President Obama visited New York this week to call on Congress to act on his five year transportation funding plan, which would increase federal spending beyond current levels by $23 billion per year — a 44 percent increase. As the Highway Trust Fund plunges towards insolvency and with Congress expected to drag its collective feet, the President’s push is great news.
As MTR highlighted in an earlier post, federal transportation investments see the greatest economic benefit if they are directed to metropolitan areas. President Obama’s visit presented an opportunity to highlight the infrastructure needs of a region in need of serious transportation upgrades.
Investing in the infrastructure of the tri-state region provides incredible bang for the nation’s buck. New York is by far the largest generator of gross domestic product in the country. Its GDP of $1.335 trillion in 2012 nearly equals the nation’s second and third largest metro areas (Los Angeles and Chicago) combined, and, if it were an independent nation, it would be the world’s 13th largest economy.
The metro area also pays a great deal more in taxes than it gets back in federal services. If the country were to be run like a business, the New York City metro area — the most productive “department” — would indeed be getting lots more funding. Yet for some reason, the opposite is true. In fact, states in the region receive the lowest return on federal taxes paid in the nation, measured as a percentage of state GDP, as well as tax dollars paid versus dollars received:
To remain as productive, more money is required to keep workers moving – you can’t go to work if you can’t get to work. Ridership numbers for the New York City metropolitan area’s transit systems are high, carrying more people than the nation’s busiest roadways. In fact, the combined ridership is over 4 billion trips per year, or over 11 million trips per day. Some good places to ramp up investments would be full-fledged BRT in the tri-state region (along the Tappan Zee Bridge corridor, in New York City, in Bergen County, New Jersey and in Suffolk County on Long Island), the existing New York City subway system , all of which are in dire need of repairs, and all of which alleviate road congestion.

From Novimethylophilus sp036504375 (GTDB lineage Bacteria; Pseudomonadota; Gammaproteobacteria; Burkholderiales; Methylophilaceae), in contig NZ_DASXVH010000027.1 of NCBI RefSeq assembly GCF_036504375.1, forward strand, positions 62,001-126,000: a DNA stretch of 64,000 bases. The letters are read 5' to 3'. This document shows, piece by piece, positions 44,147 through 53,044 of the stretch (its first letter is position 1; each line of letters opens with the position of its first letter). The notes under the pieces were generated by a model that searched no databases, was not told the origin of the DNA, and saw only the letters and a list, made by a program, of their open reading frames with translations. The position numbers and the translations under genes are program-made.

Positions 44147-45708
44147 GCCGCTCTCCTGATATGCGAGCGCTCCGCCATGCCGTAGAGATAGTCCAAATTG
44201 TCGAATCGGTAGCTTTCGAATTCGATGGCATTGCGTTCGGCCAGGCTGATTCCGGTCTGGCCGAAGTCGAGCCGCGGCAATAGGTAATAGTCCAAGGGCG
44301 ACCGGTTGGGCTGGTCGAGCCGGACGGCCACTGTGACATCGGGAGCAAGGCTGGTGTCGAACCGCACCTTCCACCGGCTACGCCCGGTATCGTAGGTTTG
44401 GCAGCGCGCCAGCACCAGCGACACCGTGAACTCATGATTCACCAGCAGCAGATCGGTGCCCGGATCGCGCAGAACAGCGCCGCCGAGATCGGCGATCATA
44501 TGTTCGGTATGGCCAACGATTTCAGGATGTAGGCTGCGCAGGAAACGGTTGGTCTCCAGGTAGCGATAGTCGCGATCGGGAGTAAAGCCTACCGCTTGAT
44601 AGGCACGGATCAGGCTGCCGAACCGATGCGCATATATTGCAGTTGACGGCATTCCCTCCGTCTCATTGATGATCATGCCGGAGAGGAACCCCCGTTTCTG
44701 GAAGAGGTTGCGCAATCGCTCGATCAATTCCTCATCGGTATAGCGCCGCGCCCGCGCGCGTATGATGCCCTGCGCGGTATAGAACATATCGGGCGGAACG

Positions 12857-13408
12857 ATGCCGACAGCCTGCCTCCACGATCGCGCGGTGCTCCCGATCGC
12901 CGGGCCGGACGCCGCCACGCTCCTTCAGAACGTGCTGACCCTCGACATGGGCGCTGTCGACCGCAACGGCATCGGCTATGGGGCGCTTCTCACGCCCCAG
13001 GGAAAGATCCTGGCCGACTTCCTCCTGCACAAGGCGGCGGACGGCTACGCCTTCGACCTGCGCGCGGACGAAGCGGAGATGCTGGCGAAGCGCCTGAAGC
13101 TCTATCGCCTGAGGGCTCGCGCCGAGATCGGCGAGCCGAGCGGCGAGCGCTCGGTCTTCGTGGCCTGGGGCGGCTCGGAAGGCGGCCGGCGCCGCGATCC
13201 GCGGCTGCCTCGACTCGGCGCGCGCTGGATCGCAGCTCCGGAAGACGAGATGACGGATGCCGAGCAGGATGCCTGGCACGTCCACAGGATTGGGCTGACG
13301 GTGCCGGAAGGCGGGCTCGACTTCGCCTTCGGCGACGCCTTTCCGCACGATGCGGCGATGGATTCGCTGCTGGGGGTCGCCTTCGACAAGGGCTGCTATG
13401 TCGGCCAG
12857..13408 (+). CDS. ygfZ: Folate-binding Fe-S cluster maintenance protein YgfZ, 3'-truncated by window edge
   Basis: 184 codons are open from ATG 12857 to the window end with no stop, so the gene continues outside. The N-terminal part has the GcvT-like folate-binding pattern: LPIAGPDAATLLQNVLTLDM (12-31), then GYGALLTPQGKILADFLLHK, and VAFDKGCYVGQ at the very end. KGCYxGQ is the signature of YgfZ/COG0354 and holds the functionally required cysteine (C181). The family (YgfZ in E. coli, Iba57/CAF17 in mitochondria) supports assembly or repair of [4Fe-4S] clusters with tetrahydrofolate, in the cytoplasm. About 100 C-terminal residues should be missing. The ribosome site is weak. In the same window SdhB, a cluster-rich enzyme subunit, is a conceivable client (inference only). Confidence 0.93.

But the economic benefits of increased funding for the New York City metro area don’t stop once outside the region’s physical limits. Investment in regional rail infrastructure would also benefit the Northeast Corridor, which connects four of the nation’s 10 largest metropolitan areas, and generates $3 trillion in economic activity each year.
One piece of at-risk infrastructure along the Northeast Corridor that could weigh down the region’s economy if not addressed soon is the need for greater redundancy in the Hudson River rail tunnels, which would have been upgraded if the Access to the Region’s Core project weren’t shortsightedly scuttled by New Jersey Governor Chris Christie in 2010.